A Whangārei school principal says he is not afraid of door-knocking and having important conversations with parents and whānau about student absenteeism.
Portland School is a bronze-winning rural Enviroschool that has seen student growth of 200 per cent in the last two years.
Principal Shane Nicholas is confident the school is one of the fastest-growing in Whangārei.
The primary school provides education for children in Years 1 to 6, with more than 65 per cent of the children identifying as Māori, and approximately 13 per cent of Pacific heritage, as of July last year.
Nicholas said the school provided free lunches - prepared with school-grown fresh produce - stationery, and transportation to students to improve student attendance, which remained above 90 per cent on average, pre-Covid lockdown last year.
"If the children are absent, I go door-knocking and get them into the car to school. We have to show them the high expectations we have got for them."
However, Nicholas said it was only possible because of the small size of the school.
"Students who have had attendance problems in the past, once they come here, the engagement level and building relationships with whānau have helped to get them to school.
"A lot of our families may come from a low socio-economic background, didn't particularly have good experiences at other schools, so they are automatically shy," Nicholas said.
Teachers and principals were generally perceived as intimidating, Nicholas said - and it was about "breaking down those barriers".
The principal said although the school's ideology is centered around three goals - wellbeing, being an active and global citizen, and curriculum - student wellbeing remained a priority.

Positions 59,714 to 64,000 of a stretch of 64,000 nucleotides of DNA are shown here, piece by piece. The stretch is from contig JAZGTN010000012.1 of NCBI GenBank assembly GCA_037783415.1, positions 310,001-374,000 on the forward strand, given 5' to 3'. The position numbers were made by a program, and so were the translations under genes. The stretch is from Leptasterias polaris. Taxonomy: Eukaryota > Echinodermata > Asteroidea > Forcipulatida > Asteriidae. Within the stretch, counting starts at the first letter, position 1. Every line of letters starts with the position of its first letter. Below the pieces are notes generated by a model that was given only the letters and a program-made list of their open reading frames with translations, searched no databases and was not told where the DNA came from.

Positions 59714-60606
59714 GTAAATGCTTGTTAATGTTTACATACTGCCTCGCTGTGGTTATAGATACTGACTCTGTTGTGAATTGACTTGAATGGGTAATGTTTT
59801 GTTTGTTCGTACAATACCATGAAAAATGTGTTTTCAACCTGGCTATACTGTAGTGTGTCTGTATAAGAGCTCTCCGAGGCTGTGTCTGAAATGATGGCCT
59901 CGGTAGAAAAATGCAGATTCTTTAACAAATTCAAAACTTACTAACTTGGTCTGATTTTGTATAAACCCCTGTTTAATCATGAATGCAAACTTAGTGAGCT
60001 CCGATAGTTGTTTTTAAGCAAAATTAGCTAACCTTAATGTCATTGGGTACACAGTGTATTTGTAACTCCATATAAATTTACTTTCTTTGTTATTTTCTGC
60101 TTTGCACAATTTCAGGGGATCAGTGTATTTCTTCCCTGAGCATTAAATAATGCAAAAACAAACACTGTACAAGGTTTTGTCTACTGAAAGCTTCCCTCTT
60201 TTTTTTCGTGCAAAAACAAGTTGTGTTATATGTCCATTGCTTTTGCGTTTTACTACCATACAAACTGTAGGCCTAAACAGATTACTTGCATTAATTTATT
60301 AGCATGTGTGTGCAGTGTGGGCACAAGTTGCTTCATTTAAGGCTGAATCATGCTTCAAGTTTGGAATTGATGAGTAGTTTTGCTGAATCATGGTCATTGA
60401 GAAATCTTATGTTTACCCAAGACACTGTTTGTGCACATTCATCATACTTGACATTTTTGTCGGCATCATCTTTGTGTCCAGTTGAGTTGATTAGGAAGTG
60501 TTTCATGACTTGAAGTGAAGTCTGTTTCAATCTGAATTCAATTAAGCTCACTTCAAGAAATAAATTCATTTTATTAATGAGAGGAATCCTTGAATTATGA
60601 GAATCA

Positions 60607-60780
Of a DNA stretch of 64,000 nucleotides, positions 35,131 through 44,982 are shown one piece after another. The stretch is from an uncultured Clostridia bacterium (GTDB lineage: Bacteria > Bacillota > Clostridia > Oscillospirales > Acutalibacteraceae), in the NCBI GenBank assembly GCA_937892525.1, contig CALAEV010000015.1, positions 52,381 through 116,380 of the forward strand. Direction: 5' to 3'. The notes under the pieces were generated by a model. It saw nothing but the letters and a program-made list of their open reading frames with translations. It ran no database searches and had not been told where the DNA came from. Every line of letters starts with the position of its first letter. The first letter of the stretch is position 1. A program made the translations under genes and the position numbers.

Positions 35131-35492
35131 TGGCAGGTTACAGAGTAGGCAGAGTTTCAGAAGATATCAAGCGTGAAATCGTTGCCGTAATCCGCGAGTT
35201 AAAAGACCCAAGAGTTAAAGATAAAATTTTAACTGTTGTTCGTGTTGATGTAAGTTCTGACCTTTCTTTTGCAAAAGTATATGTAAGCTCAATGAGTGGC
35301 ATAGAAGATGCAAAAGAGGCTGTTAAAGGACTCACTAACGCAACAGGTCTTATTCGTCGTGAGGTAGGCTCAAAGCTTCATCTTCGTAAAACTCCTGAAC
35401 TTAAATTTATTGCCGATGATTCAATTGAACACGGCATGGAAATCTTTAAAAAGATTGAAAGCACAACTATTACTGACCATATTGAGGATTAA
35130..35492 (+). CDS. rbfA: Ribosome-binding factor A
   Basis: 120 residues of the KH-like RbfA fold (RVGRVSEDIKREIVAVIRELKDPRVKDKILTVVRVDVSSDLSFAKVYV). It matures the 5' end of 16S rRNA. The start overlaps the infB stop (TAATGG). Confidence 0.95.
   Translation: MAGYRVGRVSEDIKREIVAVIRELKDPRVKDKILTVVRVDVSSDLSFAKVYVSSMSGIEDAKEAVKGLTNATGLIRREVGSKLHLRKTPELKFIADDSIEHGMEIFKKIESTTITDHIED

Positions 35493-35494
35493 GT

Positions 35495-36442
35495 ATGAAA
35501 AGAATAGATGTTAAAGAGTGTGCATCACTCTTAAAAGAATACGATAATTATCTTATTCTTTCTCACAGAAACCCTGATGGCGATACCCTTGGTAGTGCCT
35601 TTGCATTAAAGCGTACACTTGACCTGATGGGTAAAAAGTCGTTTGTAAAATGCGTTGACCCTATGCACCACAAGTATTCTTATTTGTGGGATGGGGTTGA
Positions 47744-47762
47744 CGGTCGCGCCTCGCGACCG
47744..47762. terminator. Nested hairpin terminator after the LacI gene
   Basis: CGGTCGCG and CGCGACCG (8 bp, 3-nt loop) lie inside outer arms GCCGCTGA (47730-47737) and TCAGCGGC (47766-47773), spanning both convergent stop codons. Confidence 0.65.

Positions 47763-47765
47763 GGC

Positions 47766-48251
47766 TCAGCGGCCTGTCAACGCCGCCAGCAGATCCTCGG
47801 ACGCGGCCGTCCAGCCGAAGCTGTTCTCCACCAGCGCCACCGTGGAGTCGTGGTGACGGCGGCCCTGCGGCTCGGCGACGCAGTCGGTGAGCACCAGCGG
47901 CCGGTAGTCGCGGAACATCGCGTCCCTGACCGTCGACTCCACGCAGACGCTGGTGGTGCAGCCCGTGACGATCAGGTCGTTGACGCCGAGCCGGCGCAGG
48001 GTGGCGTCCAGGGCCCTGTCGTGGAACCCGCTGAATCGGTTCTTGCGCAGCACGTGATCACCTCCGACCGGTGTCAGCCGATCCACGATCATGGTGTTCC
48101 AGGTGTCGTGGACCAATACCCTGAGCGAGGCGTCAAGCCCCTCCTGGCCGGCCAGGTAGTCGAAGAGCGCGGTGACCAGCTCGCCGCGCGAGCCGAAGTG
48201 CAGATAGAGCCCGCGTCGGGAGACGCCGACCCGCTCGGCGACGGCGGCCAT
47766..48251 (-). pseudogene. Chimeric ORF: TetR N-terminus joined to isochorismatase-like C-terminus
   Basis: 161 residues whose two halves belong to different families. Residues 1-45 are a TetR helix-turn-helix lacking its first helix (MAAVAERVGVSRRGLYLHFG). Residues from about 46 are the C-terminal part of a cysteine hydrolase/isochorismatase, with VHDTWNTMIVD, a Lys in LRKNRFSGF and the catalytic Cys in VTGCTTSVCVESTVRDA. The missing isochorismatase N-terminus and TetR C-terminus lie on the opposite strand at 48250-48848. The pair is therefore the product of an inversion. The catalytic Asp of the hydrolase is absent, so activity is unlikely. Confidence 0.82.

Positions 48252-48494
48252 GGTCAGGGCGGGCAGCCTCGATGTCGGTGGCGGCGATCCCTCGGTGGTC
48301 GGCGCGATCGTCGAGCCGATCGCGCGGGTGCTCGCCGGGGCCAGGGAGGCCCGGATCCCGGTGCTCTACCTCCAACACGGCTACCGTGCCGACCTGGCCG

Nicholas said he was proud of their "diving into passion" programme, which runs one day a week, where the whole school is divided into four groups to work on school beautification, art, coding and technology, and building rat traps.
This was aligned with the "Tuakana-teina" Māori model of learning.
With regards to the history of Aotearoa New Zealand, Nicholas said they had grabbed the bull by the horns and were aiming to be the poster children for that.
"It is something we hold close with the localised curriculum and are going through the process of gathering local stories of the area. We want to know who our heroes are and what values they show."
School 50th to benefit from new programme
Ngā Iti Kahurangi is improving classrooms in around 600 small or remote schools across Aotearoa, at no cost to the schools, and Portland School has become the 50th school to benefit from it.
Tamariki, kaimahi, contractors and the Ministry of Education came together to celebrate the milestone and to show their appreciation for the school's new LED lights, acoustic panels and insulation, and residual current devices for electrical safety.
Ngā iti Kahurangi - Improving Classrooms in Small or Remote Schools - got underway in November last year with its aim that by mid-2024, around 600 schools would have received upgrades.